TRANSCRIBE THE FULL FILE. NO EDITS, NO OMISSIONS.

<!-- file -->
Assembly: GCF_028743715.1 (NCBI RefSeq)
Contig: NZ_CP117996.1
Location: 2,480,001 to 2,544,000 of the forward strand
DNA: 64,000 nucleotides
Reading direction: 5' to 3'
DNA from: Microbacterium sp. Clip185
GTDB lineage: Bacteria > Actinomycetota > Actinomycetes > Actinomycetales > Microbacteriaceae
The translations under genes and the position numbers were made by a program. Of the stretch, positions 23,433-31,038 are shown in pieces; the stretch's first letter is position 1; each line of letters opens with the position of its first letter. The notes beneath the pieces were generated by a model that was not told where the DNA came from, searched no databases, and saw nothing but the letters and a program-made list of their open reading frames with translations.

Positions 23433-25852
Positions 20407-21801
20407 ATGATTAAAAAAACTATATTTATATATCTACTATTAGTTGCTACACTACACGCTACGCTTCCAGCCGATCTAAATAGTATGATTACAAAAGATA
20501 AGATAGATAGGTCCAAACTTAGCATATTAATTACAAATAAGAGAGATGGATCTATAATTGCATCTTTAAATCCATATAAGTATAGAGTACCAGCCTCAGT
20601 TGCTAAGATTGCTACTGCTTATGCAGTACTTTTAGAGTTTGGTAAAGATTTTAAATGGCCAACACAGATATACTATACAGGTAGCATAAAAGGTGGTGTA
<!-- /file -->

Assembly: GCF_028743715.1 (NCBI RefSeq)
Contig: NZ_CP117996.1
Location: 2,480,001 to 2,544,000 of the forward strand
DNA: 64,000 nucleotides
Reading direction: 5' to 3'
DNA from: Microbacterium sp. Clip185
GTDB lineage: Bacteria > Actinomycetota > Actinomycetes > Actinomycetales > Microbacteriaceae
The translations under genes and the position numbers were made by a program. Of the stretch, positions 23,433-31,038 are shown in pieces; the stretch's first letter is position 1; each line of letters opens with the position of its first letter. The notes beneath the pieces were generated by a model that was not told where the DNA came from, searched no databases, and saw nothing but the letters and a program-made list of their open reading frames with translations.

Positions 23433-25852
Positions 20407-21801
20407 ATGATTAAAAAAACTATATTTATATATCTACTATTAGTTGCTACACTACACGCTACGCTTCCAGCCGATCTAAATAGTATGATTACAAAAGATA
20501 AGATAGATAGGTCCAAACTTAGCATATTAATTACAAATAAGAGAGATGGATCTATAATTGCATCTTTAAATCCATATAAGTATAGAGTACCAGCCTCAGT
20601 TGCTAAGATTGCTACTGCTTATGCAGTACTTTTAGAGTTTGGTAAAGATTTTAAATGGCCAACACAGATATACTATACAGGTAGCATAAAAGGTGGTGTA